Where are they now? Chasing down... Erin Hartwell

  
  


by Mary Topping
 
 
Erin in the 1996 Olympics in Atlanta. Photo by Henri Szwarc/Getty Images
Erin in the 1996 Olympics in Atlanta. Photo by Henri Szwarc/Getty Images
For Erin Hartwell only one suit merited wearing.
 
“In the Olympics you are given two suits,” he says. “Your marching suit for the opening ceremonies and an awards suit for the podium.
 
“I only ever wore the awards suit. Never went to an opening ceremony, never went to a closing. We weren’t there for the party. We were only there to compete.”
 
That single-minded focus on the highest level of competition shaped the kilometer specialist Hartwell, now 44 years old, into one of the most successful American track cyclists in the world arena. He earned Olympic and world champion silver and bronze medals. He set Olympic, world, and national records. He also dominated national championships.
 
His path to achievement in cycling came about through another sport that he’s recently rediscovered.
 

Olympic ambitions

Images of Bruce Jenner running, pole vaulting, and launching a javelin as he worked toward gold in the decathlon at the 1976 Olympics hooked seven-year-old Hartwell on becoming an Olympian. In high school he swam, but he focused on track and field to pursue the Olympic goal.
 
After practice he returned to his south side Indianapolis home. His mom worked as a flight attendant. Self-employed, dad painted and hung wallpaper.
 
The young Hartwell started cycling while recovering from a 1986 track and field injury. The next year he became junior national champion in the individual pursuit. The velodrome reminded him of track and field and he manufactured speed in no time at all on a fixed gear bike. Cycling became his new ticket to the Olympics in the form of the kilometer time trial or “kilo.”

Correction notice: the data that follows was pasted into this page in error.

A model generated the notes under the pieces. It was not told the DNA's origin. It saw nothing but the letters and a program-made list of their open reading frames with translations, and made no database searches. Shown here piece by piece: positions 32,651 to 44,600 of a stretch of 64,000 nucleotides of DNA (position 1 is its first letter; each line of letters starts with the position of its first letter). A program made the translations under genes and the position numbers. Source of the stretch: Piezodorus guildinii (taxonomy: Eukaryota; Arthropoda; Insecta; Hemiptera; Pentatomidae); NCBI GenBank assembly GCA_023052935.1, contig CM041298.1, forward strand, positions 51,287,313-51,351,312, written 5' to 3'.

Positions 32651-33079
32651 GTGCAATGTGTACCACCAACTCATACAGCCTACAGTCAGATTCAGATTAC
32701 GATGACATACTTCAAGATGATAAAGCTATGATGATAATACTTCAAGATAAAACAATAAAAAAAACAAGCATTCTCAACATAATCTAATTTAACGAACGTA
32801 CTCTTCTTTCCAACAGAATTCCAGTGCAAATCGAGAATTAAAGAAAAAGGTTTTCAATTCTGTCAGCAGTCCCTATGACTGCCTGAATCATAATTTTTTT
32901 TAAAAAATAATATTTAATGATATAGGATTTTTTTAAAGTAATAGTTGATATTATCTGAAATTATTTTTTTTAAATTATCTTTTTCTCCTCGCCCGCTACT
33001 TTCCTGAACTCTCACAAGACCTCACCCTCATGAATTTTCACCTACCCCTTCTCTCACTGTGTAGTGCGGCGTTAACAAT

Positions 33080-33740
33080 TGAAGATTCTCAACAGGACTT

“I choose the kilometer because it was the one event I felt I could control in my pursuit of pushing the limits of human performance,” he explains. “It was really about me testing what I was capable of doing…I wasn’t racing a man; I was racing a clock.”
 

Sprinting for medals

Hartwell portrays American track athletes of the early 1990s as “punching bags for the rest of the world.” He and teammate Marty Nothstein headed to competitions like pioneers driving wagons loaded with American pride and ambition.
 
“No one is going to push us around,” recalls Hartwell regarding their mindset at the time. “We will compete with the best in the world. And even if we lose, somebody’s going to be bloodied at the end of the day…any event we ever went to, we were there for one explicit reason – get the medal.”
 
He raced at his first Olympics in 1992. He and his American teammates rose quickly to podiums, Hartwell believes, because they were good athletes. And they prepared. “I remember countless times I could look my competitors in the eye and see who had done the work and who didn’t. You could see the fear. And that was a beautiful thing.”
 
The Madison was actually his favorite track event. But dedication to becoming the best in the world meant focusing on the kilo. Fun wasn’t the point at the time.
 
In 2011, ten years post-retirement and after swearing he’d never compete in masters cycling, Hartwell captured a masters national championship in the Madison. “I wanted to win a Madison championship,” he says. “And it was enough.
 
“In hindsight I think I may have been a better endurance athlete or maybe a Madison rider, points racer, something than say a pure sprinter. I was good at sprinting.” However, he adds, “I think I could have been more successful on the road side, at least financially and maybe professionally.”
 

New pursuits

 After the 1996 Olympics he quit the kilo, trimmed off sprinting muscle, and prepared to transition to road racing. At that time another ambition began to claim his loyalty – raising a family with his wife at the time. Team EDS, a trade team he explains was associated with the U.S. national team, asked him to return to his trademark event for a salary and a guaranteed job afterwards. Family in mind, Hartwell got back on the track bike.